WDM devices, electronic-photonic integrated chip, waveguide, resonator
Silicon based ring resonators form an integral part of the WDM architecture of an electronic-photonic integrated chip. However, fabrication variations and temperature fluctuations alter the response of the optical filters. Active tuning involving heaters and thermo-electric coolers of these resonators have been proposed to keep the response within desirable limits, but these solutions prove power inefficient and the number of I/O lines limits the integration density, and thermal tuning energy constitutes a significant portion of the energy cost.
Also, there is a shift in filter response of an athermal ring, which consists of a negative thermo-optic (TO) polymer cladding, which needs to be tuned back to its desired value due to fabrication variations.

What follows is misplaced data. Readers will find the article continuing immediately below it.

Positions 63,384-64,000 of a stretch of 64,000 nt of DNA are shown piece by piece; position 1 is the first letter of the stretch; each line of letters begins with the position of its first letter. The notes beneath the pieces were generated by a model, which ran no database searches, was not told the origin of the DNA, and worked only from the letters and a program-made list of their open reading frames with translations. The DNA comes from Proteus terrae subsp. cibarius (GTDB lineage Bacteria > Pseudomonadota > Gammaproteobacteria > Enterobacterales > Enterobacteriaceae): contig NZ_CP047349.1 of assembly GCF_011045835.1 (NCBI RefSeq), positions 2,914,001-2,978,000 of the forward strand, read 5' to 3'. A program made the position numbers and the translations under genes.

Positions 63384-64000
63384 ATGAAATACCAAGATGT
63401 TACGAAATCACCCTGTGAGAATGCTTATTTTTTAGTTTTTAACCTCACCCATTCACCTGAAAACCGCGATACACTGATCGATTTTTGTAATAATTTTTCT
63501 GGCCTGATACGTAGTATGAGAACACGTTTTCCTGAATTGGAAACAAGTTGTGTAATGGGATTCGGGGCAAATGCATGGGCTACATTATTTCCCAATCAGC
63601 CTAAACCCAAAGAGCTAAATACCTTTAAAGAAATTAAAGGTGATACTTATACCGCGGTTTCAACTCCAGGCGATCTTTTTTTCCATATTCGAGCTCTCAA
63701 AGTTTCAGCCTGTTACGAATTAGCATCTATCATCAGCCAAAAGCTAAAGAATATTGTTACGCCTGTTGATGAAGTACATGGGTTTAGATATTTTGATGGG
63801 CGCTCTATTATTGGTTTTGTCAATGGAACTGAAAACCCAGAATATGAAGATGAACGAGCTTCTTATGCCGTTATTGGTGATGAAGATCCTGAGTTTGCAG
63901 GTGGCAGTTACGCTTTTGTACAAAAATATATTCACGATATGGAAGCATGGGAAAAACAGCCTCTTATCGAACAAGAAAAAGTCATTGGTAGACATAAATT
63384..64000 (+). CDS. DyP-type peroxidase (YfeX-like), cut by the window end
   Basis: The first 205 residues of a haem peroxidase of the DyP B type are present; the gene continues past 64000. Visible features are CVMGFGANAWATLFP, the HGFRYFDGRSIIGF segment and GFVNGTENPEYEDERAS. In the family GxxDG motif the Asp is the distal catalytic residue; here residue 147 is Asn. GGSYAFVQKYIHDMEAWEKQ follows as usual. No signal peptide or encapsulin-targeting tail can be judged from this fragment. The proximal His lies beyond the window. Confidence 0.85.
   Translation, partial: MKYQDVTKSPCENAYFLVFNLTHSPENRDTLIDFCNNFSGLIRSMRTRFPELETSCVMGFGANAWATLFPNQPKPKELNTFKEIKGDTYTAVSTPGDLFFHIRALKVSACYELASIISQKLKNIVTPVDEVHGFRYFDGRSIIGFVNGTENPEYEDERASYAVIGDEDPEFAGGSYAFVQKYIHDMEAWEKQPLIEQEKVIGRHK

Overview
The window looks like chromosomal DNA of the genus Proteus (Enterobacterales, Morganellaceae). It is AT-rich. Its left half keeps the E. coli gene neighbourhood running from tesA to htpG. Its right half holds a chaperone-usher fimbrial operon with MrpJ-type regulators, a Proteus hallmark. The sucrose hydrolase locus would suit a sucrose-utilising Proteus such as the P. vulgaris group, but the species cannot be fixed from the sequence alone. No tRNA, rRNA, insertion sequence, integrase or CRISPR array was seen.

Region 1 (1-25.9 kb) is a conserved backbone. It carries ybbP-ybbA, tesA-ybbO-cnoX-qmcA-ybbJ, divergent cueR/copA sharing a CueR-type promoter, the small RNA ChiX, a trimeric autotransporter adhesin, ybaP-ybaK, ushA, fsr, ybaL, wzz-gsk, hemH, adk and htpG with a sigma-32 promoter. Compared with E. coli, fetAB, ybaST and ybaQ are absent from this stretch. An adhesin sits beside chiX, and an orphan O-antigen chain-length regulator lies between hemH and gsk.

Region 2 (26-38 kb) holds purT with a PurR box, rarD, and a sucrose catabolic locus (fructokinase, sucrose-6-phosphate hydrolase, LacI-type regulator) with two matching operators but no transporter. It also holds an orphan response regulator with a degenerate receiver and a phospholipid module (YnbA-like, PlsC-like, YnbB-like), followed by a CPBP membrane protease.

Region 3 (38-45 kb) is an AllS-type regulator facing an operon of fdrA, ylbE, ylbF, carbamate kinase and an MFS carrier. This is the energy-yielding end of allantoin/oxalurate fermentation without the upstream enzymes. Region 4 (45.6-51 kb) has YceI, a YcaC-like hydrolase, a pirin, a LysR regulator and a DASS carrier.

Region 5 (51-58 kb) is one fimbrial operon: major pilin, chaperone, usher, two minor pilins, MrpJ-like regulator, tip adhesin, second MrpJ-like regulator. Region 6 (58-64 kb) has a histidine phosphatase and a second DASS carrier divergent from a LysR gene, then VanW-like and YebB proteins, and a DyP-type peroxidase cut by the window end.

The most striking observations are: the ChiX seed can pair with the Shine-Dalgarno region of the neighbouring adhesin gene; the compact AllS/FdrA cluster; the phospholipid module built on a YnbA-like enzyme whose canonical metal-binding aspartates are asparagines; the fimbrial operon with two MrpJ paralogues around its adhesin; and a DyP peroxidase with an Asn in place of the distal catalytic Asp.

This invention is about a Silicon based trimmable athermal ring resonator with energy efficiency driving Moore’s law. The prototype design rule requires encapsulation of a-Si core with a thin layer of As2S3 before the polymer top cladding deposition. Trimmable athermal waveguides leverage the photosensitivity of As2S3 and negative TO coefficient of polymers to address the fabrication and temperature sensitivities of Si based resonators. Constraints of TO resonance shift lower than 1.3 pm/K and trimming window of 5 GHz imposed by a 20 GHz channel spacing can been successfully satisfied by resonators fabricated with these waveguides.
- Minimum TO peak shift and high trimming resolution
- Closer channel spacing and higher channel count
- Bandwidth multiplication due to wavelength division multiplexing (WDM) (incentive for electronic-photonic integration)